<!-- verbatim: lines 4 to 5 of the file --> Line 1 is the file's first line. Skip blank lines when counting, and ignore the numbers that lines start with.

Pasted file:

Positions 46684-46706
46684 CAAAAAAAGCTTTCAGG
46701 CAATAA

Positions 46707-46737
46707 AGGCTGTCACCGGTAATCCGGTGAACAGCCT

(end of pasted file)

Positions 46707-46737
46707 AGGCTGTCACCGGTAATCCGGTGAACAGCCT